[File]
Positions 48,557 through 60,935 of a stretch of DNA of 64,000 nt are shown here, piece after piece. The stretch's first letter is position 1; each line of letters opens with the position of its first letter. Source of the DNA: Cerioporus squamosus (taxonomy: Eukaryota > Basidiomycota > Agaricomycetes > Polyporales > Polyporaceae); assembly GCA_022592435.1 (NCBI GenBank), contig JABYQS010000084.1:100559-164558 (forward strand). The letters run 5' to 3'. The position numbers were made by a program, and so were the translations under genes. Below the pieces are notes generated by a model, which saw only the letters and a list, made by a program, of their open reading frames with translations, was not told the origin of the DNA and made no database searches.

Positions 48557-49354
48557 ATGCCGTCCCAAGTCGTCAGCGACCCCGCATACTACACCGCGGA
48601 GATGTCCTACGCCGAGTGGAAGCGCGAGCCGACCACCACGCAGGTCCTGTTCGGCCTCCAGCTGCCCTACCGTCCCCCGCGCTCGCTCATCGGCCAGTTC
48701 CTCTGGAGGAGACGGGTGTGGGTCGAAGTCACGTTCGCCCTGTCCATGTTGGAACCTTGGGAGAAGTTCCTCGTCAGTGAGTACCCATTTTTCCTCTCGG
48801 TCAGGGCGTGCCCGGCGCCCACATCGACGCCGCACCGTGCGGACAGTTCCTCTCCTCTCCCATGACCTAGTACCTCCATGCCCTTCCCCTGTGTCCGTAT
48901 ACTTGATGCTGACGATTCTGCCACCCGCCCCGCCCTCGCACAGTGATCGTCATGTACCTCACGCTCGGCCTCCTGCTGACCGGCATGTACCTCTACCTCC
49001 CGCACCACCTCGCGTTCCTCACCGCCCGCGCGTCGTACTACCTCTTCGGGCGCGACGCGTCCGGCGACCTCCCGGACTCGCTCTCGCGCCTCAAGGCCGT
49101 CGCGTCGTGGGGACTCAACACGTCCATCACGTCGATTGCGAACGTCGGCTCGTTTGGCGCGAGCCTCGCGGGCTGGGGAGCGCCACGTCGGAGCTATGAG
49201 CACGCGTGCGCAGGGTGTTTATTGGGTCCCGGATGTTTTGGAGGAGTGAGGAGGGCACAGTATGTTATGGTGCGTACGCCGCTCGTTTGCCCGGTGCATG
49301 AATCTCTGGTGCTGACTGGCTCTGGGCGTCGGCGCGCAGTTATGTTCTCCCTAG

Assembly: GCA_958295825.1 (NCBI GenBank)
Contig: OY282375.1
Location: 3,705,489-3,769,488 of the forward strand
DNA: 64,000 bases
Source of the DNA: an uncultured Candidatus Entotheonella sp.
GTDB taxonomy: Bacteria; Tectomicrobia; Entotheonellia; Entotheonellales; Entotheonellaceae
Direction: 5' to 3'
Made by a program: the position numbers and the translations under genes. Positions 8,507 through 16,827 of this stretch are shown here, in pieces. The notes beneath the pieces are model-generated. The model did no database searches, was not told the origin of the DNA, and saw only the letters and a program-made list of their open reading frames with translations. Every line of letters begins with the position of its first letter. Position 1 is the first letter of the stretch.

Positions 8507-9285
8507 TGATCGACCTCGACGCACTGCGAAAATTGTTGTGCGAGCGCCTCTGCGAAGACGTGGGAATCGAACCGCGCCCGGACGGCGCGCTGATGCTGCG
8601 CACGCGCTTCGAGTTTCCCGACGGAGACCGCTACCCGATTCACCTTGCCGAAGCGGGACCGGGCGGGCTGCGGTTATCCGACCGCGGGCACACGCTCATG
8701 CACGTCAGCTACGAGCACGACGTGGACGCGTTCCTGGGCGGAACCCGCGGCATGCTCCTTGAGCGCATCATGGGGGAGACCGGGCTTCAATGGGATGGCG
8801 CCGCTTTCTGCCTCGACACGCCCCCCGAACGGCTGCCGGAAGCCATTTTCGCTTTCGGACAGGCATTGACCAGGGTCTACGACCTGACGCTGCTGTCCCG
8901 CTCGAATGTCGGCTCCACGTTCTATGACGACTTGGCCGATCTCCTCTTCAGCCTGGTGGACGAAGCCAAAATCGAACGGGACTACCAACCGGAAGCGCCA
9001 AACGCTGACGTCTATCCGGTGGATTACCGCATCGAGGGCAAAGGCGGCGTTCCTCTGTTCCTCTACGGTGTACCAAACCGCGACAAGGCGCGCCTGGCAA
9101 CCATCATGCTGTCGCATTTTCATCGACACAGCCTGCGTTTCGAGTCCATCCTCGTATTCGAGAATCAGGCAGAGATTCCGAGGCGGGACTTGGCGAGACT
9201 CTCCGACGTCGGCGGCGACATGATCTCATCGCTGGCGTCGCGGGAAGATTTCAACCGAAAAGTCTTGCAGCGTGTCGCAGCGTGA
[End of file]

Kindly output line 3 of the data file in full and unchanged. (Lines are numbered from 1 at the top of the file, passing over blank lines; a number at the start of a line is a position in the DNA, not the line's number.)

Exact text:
48557 ATGCCGTCCCAAGTCGTCAGCGACCCCGCATACTACACCGCGGA